The consequences for eating the fruit of the tree of knowledge of good and evil were (1) physical death (mortality: the capacity for the spirit to separate from the mortal body); and (2) spiritual death (separation from God’s presence).
16 And the Lord God commanded the man, saying, Of every tree of the garden thou mayest freely eat:
17 But of the tree of the knowledge of good and evil, thou shalt not eat of it: for in the day that thou eatest thereof thou shalt surely die.
President Joseph Fielding Smith said:
“What did Adam do? The very thing the Lord wanted him to do, and I hate to hear anybody call it a sin, for it wasn’t a sin. Did Adam sin when he partook of the forbidden fruit? I say to you, no, he did not! . . . The Lord said to Adam, here is the tree of the knowledge of good and evil. If you want to stay here then you cannot eat of that fruit. If you want to stay here then I forbid you to eat it. But you may act for yourself and you may eat of it if you want to. And if you eat it you will die.”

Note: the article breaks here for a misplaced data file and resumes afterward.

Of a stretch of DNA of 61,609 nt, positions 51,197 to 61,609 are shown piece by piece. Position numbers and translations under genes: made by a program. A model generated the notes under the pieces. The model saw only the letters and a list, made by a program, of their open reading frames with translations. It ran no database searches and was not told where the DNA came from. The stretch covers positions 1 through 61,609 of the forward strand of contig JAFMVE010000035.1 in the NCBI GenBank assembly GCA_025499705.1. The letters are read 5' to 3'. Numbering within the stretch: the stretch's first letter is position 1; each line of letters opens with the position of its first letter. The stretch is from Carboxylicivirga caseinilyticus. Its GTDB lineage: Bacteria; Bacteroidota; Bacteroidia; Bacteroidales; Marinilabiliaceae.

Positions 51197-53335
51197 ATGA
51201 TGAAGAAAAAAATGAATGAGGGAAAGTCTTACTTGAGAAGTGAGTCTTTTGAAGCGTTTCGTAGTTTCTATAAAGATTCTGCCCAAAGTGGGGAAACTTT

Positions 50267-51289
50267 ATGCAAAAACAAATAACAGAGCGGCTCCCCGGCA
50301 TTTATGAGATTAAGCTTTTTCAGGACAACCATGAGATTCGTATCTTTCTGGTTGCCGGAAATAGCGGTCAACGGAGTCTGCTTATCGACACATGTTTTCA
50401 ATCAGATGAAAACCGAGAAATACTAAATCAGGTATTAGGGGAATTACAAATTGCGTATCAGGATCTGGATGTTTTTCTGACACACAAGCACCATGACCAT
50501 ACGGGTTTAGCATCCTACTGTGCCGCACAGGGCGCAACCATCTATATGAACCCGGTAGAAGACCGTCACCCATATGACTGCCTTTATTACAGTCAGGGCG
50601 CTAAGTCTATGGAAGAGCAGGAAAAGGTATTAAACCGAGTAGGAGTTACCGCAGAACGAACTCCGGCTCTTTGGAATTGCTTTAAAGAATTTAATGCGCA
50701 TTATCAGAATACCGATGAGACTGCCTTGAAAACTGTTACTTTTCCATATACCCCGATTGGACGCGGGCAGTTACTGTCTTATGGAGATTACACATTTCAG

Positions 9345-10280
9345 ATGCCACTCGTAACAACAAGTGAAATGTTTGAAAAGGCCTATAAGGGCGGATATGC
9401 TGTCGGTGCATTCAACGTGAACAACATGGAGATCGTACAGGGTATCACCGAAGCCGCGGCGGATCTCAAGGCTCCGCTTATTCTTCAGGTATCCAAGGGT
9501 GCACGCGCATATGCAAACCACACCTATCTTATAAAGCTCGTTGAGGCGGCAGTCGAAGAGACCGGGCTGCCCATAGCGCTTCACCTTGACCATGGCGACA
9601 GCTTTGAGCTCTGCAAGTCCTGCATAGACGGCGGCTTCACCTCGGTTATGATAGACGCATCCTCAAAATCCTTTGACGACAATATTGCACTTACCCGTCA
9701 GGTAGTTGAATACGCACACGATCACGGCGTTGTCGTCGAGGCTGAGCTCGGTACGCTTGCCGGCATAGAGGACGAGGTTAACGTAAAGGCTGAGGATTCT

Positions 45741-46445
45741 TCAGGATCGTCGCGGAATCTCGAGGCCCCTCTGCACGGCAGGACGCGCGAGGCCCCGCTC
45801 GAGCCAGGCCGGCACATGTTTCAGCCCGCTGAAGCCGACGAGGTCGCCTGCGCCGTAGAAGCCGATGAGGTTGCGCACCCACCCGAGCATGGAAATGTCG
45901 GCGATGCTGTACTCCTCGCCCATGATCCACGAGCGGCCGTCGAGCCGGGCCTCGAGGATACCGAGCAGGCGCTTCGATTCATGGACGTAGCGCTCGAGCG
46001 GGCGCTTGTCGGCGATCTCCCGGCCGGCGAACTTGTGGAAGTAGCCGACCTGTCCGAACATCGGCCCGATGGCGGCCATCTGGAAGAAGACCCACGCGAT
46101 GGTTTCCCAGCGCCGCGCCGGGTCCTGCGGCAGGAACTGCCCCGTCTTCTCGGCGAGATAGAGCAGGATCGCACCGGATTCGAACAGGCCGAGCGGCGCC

(“Fall-Atonement-Resurrection-Sacrament,” address at Salt Lake City Institute of Religion, Jan. 14, 1961, in Charge to Religious Educators, 2nd ed. [1981, 1982], 124.)